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    Summer break is the perfect opportunity to get back into reading. Adam Silvera’s (2017) novel, They Both Die at the End, can serve as a stepping stone into the realm of reading. The pace is fast, action-packed, and develops loveable characters. Also, Silvera switches point of view each chapter where narration mainly focuses on the protagonists, […]
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Secret warrants issued after Sept. 11 receive criticism

WASHINGTON – As the chief federal trial judge in Manhattan, Michael Mukasey approved secret warrants allowing government roundups of Muslims in the days after the Sept. 11 attacks.

Six years later, the man President Bush wants to be attorney general acknowledged that the law authorizing those warrants “has its perils” in terrorism cases and urged Congress to “fix a strained and mismatched legal system.”

Mukasey’s caution about the material witness law probably will please Democrats who control the Senate Judiciary Committee. At confirmation hearings set to begin tomorrow, they plan to press the retired federal judge about the Bush administration’s terrorist detention policy.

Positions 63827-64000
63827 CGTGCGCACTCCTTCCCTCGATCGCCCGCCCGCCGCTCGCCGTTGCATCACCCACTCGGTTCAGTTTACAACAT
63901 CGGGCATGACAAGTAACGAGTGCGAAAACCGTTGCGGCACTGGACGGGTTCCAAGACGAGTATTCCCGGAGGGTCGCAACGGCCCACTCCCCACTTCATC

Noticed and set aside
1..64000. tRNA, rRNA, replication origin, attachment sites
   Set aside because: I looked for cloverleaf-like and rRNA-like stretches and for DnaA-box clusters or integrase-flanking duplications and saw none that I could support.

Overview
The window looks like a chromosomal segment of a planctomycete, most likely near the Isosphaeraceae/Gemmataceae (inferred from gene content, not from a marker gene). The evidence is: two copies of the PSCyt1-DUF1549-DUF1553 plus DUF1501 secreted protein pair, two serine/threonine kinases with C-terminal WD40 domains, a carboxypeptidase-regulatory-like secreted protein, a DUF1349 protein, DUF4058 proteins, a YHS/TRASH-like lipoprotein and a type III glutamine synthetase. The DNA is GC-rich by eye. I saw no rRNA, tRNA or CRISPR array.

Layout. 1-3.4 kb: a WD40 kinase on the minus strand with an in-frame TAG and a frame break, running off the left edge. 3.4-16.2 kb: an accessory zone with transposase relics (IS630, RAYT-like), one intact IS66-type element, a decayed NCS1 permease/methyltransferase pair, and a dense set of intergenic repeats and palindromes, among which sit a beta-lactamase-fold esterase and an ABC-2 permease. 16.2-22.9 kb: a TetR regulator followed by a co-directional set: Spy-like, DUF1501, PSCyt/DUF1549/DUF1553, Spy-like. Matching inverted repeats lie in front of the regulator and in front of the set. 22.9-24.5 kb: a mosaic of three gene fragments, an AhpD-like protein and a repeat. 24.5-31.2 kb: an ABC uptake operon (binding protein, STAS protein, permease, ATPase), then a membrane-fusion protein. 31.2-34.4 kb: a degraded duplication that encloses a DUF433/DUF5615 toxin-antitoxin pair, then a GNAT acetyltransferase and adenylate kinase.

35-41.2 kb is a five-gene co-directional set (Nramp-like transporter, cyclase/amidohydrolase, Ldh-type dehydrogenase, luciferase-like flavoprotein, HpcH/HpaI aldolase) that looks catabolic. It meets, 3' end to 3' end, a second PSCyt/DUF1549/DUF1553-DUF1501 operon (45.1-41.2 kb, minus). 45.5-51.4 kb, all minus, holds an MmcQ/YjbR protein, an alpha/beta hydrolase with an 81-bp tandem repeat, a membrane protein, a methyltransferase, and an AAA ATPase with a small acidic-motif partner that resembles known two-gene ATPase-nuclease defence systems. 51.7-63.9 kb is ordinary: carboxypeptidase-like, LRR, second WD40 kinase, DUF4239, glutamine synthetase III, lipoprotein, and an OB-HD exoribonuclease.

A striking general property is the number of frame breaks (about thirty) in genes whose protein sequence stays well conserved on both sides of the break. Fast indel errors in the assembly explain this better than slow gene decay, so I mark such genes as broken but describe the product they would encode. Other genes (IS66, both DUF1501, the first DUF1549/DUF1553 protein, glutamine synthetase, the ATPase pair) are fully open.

The committee chairman, Sen. Patrick Leahy, long has criticized the government’s use of the warrants. They allowed the FBI to detain, without charges, an estimated 70 people, all but one of whom was a Muslim, as witnesses after the terrorist attacks in 2001.

Leahy, D-Vt., is expected to question Mukasey about this and other issues the senator has described as arising “from this administration’s abuse of secrecy and expansion of executive power.”

A fellow Democrat on the committee, New York Sen. Charles E. Schumer, said he supports Mukasey but disagrees with some of his positions on terrorist detentions.

“We may have some disagreement on what that structure should be. But he will not try to unilaterally expropriate all of the lawmaking to the executive branch. The point is that it’s done with open debate, and Congress has to pass it,” Schumer said Friday.

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